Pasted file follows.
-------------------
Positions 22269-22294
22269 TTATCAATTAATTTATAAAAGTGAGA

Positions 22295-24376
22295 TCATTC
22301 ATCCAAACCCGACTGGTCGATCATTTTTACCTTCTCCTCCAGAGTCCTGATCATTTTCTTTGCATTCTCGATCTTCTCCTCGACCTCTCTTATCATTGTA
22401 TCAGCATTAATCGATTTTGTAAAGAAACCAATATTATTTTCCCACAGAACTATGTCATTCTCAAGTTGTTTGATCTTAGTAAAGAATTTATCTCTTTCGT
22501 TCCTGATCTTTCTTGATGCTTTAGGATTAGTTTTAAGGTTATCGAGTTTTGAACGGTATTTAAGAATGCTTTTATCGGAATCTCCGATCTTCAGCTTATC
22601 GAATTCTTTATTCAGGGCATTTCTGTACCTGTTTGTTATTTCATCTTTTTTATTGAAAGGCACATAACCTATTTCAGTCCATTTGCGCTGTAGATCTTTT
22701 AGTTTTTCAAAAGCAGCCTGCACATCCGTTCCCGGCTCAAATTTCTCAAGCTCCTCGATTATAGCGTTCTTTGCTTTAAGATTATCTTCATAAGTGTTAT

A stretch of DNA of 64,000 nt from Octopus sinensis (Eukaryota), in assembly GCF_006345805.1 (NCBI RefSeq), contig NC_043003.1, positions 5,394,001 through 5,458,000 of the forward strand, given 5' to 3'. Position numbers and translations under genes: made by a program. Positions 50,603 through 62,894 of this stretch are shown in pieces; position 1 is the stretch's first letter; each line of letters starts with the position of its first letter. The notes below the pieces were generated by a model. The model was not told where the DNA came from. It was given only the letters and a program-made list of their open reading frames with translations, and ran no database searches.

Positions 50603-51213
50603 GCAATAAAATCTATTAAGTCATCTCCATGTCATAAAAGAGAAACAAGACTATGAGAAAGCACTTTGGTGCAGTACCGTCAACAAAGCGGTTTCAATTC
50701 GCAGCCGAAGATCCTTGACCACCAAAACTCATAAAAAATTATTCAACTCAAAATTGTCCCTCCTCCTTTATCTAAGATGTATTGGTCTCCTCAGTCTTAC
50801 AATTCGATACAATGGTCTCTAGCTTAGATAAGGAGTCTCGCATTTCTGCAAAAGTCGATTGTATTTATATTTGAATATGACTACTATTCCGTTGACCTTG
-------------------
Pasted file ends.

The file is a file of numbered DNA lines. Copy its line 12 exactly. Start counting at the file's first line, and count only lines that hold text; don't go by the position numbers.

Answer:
50603 GCAATAAAATCTATTAAGTCATCTCCATGTCATAAAAGAGAAACAAGACTATGAGAAAGCACTTTGGTGCAGTACCGTCAACAAAGCGGTTTCAATTC